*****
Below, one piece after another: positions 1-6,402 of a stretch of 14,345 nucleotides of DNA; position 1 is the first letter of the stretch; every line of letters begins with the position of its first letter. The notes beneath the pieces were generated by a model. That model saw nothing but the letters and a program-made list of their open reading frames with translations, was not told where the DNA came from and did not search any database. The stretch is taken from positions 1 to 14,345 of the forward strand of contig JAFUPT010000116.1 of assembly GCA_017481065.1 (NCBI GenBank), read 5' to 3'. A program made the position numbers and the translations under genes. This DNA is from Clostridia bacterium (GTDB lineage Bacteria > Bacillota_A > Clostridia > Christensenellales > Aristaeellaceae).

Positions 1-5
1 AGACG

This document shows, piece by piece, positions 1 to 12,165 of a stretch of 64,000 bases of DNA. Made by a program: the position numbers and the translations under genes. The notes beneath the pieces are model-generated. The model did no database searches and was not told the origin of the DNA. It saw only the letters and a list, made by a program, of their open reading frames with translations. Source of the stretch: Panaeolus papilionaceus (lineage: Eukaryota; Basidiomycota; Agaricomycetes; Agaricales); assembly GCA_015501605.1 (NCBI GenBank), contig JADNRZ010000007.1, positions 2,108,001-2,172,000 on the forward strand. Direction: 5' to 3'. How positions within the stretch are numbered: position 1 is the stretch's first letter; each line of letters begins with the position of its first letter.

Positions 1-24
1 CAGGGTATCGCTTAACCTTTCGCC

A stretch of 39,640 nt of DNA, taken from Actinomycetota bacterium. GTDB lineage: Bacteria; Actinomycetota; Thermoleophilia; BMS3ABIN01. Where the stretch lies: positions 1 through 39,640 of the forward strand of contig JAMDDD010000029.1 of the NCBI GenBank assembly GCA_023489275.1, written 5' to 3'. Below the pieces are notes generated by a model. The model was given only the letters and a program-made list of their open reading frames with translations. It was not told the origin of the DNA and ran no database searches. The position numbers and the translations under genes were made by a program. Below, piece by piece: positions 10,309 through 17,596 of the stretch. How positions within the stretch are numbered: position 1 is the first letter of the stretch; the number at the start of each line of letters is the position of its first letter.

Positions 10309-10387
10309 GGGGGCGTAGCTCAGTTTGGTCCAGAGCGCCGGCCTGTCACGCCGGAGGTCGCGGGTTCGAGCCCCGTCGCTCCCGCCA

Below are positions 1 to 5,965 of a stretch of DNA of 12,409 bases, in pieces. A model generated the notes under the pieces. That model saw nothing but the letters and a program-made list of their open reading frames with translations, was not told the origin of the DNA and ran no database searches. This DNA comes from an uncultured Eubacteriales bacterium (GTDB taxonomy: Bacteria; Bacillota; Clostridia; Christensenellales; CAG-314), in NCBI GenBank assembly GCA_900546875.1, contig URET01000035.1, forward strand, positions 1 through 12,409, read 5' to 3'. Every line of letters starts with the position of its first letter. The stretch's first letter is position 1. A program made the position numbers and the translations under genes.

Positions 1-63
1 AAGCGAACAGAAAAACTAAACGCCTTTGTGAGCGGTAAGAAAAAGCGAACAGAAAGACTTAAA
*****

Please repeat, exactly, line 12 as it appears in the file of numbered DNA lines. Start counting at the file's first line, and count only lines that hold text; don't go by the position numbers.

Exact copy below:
1 AAGCGAACAGAAAAACTAAACGCCTTTGTGAGCGGTAAGAAAAAGCGAACAGAAAGACTTAAA